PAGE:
#2 Empathy to expose violence
To be able to show and expose the different layers of violations and forms of violence that affect the bodies of women and nonconforming people, especially at the bases of society. It is an exercise of empathy: to understand that, within patriarchal and neoliberal systems, we can see several layers of violations—sexism, colonialism, racism, elitism, ableism, adultcentrism, gerontophobia, fatphobia (or fat hatred), and the list goes on. I think this is a fundamental exercise for grassroots feminist communications.
#3 Look at power
To understand that, behind every conflict, there are power relations. The patriarchal system has essentially asymmetric power relations that are unfair to women, so we must not convey one thing as the sole cause behind what we report.
#4 Bring more grassroots voices
To bring more voices, knowledge, and experiences from the grassroots, from the bases, and not just continue with the same voices and sources that have been consolidated. To expand, beyond so many voices that we can feature, from analysts, experts, and scholars, grassroots voices are essential, as they effectively give meaning to grassroots communications. With that, based on specific stories and personal experiences, we can denounce a structural and systemic reality. Because the personal is political. That is, it is not about telling isolated cases, but rather about being able to tell a story that represents or is the consequence of a large system.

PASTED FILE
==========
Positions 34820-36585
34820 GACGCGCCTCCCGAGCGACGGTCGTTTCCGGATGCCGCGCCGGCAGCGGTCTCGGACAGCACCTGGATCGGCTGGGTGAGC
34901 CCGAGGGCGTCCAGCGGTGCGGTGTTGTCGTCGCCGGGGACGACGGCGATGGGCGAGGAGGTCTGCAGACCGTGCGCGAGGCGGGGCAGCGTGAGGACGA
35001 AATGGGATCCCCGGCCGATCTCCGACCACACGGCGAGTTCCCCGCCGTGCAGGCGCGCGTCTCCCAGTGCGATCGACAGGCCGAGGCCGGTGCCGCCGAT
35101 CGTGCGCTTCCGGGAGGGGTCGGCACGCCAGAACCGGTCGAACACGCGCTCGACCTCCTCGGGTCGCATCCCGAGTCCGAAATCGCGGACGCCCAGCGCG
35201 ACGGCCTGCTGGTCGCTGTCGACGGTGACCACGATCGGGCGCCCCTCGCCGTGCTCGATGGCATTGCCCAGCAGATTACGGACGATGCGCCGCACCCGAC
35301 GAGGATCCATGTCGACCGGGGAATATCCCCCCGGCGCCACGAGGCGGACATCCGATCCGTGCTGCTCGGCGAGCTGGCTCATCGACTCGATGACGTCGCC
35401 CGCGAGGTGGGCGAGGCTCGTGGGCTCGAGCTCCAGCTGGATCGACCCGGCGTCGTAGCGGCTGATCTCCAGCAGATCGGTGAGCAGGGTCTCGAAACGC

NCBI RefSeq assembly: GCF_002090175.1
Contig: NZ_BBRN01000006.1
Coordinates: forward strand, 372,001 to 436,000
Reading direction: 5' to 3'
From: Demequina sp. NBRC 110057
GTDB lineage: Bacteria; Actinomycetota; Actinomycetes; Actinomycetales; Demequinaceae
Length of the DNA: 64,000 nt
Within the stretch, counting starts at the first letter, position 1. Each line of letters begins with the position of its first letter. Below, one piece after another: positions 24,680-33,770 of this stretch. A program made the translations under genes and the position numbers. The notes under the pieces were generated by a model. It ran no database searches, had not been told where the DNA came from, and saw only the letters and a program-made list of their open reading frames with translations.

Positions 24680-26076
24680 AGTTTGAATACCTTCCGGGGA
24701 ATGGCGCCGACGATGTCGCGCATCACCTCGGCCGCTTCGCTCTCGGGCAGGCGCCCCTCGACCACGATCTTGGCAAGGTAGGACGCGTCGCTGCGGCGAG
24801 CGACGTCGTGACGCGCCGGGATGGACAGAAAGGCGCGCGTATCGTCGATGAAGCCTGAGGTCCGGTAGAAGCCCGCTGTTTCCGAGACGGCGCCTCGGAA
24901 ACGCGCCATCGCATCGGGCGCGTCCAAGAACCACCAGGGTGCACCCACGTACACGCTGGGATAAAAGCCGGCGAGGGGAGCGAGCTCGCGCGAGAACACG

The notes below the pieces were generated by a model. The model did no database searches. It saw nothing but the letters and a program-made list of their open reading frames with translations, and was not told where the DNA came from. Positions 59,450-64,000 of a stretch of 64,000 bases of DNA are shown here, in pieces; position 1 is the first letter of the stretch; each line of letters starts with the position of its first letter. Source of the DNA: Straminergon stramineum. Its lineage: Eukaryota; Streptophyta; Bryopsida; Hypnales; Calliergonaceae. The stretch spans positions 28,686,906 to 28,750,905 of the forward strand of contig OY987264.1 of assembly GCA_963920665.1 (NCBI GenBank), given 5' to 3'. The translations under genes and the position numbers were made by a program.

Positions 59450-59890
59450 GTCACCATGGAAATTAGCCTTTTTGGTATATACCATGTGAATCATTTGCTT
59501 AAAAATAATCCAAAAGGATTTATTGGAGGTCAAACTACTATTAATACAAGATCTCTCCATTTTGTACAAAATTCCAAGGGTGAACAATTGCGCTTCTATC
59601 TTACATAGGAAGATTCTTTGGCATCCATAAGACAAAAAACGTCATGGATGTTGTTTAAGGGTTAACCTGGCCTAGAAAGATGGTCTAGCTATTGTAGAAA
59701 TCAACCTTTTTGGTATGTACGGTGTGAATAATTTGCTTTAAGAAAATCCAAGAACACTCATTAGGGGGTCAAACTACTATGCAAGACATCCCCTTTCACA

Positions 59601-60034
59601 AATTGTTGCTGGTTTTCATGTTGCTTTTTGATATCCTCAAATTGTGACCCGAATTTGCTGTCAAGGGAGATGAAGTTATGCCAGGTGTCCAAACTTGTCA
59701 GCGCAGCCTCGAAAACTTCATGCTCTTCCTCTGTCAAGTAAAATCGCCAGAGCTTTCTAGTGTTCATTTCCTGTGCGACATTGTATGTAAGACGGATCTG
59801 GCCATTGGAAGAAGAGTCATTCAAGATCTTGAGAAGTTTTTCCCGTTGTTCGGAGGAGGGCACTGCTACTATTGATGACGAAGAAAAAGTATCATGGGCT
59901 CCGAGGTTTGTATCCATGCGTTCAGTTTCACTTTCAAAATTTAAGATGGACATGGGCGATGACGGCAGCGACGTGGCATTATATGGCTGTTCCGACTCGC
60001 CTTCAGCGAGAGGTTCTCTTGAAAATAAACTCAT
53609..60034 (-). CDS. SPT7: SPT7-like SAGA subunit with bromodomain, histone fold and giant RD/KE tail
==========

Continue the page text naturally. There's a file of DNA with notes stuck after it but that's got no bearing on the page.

#5 Communicate to change
We narrate structural inequalities in our societies not only to inform or generate content, but so that one day they will no longer exist. This should be reflected on the tone of our communication. We communicate, narrate stories, tell realities to promote change. Our goal is not only information, but transformation, warning, denunciation. Moreover, we are faced with the great challenge of encompassing several regions (something Capire does very well), and having people own community communication projects, relate to them, be part of them.
#6 Show struggles through dignity, not revictimization
We must make an effort not to fall into revictimization, but rather feature the struggles. The struggles that women wage are often hard and not joyful at all. But we must exercise a way of showing these struggles through dignity—which is what the struggle gives us after all. It is the dignity of wanting to change everything that is not good, and which may be quite difficult to watch and listen to.